Neuroscience

Discontinuing Antidepressant due to Side Effects in 59-Year-Old

The Issue: Managing side effects so a patient with good response will remain adherent to the treatment plan.

Patient History

The patient is a 49-year-old married woman with three grown children.

She is moderately overweight (BMI 31) and was diagnosed with non-insulin-dependent diabetes 10 years ago; she is fairly well managed on an oral hypoglycemic medication (glipizide 10 mg twice per day). Three years ago, the patient experienced two tremendous stressors: her oldest child developed cancer (now in remission), and her mother passed away. She suffered a significant major depressive episode that went untreated until recently.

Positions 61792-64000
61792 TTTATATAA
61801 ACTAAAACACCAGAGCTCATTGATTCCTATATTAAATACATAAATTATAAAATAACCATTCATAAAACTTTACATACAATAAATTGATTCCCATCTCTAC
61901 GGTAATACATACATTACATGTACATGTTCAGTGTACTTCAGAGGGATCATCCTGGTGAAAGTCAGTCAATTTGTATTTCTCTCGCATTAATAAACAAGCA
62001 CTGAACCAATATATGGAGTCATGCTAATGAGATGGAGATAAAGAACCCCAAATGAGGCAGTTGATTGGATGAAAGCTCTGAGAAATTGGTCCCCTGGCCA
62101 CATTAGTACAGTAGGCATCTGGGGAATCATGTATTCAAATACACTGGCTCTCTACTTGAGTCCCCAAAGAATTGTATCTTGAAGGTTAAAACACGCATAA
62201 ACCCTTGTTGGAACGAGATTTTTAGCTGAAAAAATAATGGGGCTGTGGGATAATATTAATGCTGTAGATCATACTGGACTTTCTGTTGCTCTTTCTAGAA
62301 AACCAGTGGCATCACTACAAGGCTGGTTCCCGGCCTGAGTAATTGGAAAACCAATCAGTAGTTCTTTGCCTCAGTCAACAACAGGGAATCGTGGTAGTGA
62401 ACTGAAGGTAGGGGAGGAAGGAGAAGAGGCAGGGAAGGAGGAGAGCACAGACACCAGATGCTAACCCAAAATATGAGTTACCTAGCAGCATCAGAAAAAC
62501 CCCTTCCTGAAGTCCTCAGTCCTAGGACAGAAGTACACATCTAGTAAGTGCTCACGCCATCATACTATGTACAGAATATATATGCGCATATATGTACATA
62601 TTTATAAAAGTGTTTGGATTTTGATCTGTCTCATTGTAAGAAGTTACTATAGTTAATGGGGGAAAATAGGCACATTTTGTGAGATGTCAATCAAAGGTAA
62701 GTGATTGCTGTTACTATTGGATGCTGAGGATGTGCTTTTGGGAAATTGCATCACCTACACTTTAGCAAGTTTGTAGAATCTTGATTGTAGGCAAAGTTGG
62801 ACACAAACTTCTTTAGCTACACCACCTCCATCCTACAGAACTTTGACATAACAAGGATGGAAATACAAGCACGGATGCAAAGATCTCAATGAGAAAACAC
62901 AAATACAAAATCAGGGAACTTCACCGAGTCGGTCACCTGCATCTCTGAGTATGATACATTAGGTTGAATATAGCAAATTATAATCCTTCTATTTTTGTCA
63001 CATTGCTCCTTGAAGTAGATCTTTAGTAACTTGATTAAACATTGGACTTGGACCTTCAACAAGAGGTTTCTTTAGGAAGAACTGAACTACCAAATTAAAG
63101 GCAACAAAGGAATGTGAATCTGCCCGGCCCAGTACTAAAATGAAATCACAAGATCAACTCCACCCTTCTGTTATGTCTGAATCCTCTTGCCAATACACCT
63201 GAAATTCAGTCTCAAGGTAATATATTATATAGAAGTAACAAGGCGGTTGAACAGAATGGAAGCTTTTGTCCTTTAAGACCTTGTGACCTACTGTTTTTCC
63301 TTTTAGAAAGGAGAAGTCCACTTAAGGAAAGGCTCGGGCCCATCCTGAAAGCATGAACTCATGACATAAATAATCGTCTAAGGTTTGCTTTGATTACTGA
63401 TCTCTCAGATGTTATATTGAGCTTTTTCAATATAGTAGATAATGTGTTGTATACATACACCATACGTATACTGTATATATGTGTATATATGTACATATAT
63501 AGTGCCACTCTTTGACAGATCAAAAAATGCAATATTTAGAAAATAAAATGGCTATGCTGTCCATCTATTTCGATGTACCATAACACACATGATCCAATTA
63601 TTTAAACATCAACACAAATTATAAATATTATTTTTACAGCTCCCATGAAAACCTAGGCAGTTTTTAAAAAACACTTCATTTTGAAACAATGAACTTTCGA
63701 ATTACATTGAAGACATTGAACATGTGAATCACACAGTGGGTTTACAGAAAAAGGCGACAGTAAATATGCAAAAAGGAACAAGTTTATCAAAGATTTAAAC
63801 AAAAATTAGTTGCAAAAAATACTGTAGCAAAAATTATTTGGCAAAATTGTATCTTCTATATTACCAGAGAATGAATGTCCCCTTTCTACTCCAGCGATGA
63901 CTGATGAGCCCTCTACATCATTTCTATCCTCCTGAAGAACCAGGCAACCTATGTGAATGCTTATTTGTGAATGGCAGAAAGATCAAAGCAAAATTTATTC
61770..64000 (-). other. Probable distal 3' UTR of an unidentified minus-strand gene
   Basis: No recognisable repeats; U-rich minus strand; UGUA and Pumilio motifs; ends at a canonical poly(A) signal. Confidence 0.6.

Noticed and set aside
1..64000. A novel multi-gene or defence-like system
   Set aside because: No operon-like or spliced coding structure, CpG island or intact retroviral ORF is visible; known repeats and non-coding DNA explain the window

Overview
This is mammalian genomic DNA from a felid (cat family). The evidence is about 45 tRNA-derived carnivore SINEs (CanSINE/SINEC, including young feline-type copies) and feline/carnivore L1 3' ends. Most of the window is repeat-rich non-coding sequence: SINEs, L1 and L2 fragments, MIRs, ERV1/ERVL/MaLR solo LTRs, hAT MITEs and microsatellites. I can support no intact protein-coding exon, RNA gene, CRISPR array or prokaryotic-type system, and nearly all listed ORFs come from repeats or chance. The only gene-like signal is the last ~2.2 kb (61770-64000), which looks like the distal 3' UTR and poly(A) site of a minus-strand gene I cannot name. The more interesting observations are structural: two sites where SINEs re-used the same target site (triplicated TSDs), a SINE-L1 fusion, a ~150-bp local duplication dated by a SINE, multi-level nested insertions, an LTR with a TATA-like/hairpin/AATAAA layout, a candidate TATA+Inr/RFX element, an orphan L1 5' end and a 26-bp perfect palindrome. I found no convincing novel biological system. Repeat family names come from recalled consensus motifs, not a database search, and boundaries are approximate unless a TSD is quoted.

This was her sixth episode of depression; she experienced two major depressive episodes as a teenager, and she developed postpartum depression and anxiety following the births of each of her three children. Five months ago, after she was too fatigued to get out of bed, she sought treatment for the first time in her life.

After receiving education and support from her provider, she reluctantly agreed to take Paxil 30 mg/day.

The patient has experienced a near complete resolution of her symptoms in the last 7 months; however, she has developed unwanted side effects and wants to discontinue the medication. Specifically, she has increased appetite and has correspondingly gained 9 pounds in the last 5 months, with an increase in HgA1c of 1 full percentage point. She also reports excess daytime sedation and anorgasmia (very unusual for her).

1. What options can you offer to manage these side effects? Be specific.
2. What education should you give patients about stopping this medication abruptly?
3. What is your treatment plan moving forward?